where

If *λ*_{3} = 0, this expression simplifies to (see online Appendix S4)

and for *μ*_{2} = 0, we have

Except for this last case, the distribution of the mean duration of speciation is no longer exponential and may have an interior mode (see online Appendix S4).

## MODEL FIT TO DATA

An exact expression for the likelihood of a phylogeny (and therefore an LTT) can be derived in the special case *λ*_{3} = *λ*_{1} and *μ*_{1} = *μ*_{2} = 0 (see online Appendix S5):

where the *x*_{i} are the branching times and

Figure 6 shows the fit of the protracted birth model (in green) to four bird phylogenies (*Acanthiza*, *Cracidae*, *Myiborus*, and *Toxostoma*) using this likelihood. The phylogenies were selected from the bird phylogenies of Phillimore and Price (2008) with the criteria that a slowdown must be clearly visible in the data and that there are no missing species. Table 1 contains the parameter estimates.

**...**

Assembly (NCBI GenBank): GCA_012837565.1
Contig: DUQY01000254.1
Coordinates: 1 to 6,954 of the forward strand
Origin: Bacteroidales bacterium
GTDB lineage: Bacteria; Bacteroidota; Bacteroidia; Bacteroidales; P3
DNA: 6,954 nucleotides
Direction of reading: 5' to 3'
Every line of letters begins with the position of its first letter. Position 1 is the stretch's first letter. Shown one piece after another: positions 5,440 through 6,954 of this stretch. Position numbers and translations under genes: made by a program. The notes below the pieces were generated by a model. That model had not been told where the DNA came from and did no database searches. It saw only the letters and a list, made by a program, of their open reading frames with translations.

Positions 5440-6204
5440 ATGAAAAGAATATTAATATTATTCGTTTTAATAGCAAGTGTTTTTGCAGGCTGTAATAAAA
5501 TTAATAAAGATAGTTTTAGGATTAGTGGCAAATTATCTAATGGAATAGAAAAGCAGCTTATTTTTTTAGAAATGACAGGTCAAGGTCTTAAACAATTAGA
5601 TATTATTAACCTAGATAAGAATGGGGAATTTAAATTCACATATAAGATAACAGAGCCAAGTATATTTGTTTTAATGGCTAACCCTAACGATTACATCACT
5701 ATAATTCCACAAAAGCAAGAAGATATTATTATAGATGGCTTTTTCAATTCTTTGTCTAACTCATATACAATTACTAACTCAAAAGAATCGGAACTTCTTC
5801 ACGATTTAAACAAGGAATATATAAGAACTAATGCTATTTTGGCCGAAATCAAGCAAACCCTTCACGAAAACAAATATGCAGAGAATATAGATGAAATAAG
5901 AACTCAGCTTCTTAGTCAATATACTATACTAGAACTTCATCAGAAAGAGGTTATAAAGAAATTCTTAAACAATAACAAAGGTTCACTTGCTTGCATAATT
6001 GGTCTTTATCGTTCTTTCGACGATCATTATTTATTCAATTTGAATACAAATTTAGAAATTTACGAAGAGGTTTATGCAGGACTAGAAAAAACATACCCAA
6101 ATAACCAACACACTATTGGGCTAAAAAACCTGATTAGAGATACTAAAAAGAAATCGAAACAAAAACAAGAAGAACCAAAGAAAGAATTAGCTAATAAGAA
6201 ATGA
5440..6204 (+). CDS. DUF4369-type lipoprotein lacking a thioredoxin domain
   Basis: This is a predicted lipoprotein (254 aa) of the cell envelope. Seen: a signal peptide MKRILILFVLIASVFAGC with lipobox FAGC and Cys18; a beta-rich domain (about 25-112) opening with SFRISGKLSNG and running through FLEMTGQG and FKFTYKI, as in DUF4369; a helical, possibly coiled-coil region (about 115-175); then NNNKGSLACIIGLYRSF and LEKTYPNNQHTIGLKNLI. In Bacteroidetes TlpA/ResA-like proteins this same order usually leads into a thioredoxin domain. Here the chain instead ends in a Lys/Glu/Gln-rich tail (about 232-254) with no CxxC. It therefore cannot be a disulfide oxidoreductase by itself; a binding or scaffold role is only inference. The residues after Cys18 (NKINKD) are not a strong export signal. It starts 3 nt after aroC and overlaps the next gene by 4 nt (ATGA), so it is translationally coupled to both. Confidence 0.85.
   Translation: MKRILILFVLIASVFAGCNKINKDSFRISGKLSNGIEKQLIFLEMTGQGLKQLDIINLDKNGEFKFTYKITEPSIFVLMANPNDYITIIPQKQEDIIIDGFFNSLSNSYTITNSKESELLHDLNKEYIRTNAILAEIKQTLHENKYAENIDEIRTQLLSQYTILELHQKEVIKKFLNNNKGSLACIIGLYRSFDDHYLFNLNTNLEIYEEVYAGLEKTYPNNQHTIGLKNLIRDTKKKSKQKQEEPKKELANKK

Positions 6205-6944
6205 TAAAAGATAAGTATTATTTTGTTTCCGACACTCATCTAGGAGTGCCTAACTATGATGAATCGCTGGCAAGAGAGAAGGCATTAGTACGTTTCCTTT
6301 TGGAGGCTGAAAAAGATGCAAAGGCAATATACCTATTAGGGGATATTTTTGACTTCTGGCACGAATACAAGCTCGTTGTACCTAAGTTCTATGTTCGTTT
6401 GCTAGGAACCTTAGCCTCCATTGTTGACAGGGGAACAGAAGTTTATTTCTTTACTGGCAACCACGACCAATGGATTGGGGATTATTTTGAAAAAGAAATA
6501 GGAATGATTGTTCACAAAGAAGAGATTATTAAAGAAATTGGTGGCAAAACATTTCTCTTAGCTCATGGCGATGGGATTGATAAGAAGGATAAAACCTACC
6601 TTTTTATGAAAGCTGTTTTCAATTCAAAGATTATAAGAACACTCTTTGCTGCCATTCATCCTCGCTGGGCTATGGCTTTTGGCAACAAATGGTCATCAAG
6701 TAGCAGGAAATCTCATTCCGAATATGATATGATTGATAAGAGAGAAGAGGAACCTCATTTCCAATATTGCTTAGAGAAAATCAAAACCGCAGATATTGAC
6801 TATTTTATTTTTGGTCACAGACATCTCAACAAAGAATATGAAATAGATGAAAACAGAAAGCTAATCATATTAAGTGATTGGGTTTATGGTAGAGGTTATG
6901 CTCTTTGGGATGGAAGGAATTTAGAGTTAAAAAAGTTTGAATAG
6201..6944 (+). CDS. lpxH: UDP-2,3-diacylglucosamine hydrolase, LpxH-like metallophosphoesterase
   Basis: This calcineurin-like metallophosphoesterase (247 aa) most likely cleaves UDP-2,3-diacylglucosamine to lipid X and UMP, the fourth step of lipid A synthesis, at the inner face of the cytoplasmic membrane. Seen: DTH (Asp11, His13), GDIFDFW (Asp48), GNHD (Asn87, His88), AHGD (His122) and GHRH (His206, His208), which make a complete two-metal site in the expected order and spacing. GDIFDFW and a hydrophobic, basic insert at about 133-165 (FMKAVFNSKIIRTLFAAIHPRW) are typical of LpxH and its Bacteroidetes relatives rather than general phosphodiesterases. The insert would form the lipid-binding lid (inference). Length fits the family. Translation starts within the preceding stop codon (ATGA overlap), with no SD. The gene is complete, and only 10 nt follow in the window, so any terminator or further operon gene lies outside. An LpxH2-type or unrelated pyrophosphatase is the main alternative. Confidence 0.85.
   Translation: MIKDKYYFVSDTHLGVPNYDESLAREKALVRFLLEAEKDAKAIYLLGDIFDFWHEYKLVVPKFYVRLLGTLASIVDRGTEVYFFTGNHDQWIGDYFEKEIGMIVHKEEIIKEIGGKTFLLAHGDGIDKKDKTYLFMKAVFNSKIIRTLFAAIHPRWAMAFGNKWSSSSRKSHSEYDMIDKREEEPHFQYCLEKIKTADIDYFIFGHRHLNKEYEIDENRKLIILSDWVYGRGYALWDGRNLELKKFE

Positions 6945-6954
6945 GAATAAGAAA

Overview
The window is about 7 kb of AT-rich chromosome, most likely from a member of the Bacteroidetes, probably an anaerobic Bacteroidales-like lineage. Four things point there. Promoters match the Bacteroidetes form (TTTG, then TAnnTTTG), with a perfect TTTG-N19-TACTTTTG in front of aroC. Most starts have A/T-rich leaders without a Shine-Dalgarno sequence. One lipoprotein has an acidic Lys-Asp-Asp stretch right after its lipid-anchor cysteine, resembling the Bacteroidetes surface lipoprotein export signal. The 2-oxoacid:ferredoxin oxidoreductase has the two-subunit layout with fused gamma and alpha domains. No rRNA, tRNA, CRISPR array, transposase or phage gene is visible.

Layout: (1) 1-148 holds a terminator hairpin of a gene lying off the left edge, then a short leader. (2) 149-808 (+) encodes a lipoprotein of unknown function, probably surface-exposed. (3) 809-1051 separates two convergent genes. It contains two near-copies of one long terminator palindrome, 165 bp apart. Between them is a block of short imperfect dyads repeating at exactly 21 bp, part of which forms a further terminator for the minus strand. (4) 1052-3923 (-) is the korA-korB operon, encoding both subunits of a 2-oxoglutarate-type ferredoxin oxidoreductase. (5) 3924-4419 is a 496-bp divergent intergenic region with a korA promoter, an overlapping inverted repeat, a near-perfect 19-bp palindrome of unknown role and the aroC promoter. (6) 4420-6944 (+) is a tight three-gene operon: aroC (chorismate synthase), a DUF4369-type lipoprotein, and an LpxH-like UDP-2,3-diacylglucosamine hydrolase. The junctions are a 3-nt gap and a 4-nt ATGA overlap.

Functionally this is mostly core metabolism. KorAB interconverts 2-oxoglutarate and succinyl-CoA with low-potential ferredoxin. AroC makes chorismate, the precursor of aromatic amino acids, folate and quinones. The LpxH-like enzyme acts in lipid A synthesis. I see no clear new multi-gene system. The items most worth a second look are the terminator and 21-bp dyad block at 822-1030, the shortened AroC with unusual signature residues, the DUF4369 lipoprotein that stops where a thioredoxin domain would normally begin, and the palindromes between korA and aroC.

We have not yet been able to find an expression for the likelihood for the protracted model with extinction because of difficulties defining good species (incipient species with extinct good parents must be considered good). Therefore, we employed a different fitting method to fit the model to four bird phylogenies. The fitting method is a least-squares fit of the full LTT plot: Using a simplex optimization algorithm, we searched for the parameters that minimize the distance between the observed LTT plot and the expected LTT plot, where the latter was obtained by simulation (10,000 iterations with a different seed for each iteration and the seeds fixed during the optimization to minimize noise). We found that we could not estimate the parameters reliably because the fit did not show an observable change across a wide range of extinction rates, but the speciation initiation and speciation completion rates did depend on the value of the extinction rate. Figure 6 shows the fit for an extinction rate of 0.3 Myr^{ − 1}, whereas Table shows the corresponding parameter estimates of speciation initiation and speciation completion rates and the durations of speciation calculated from these rates with Equation (19). The durations of speciation are definitely in the right ball park, but because of the difficulty in accurately estimating the parameters, they should be interpreted with care.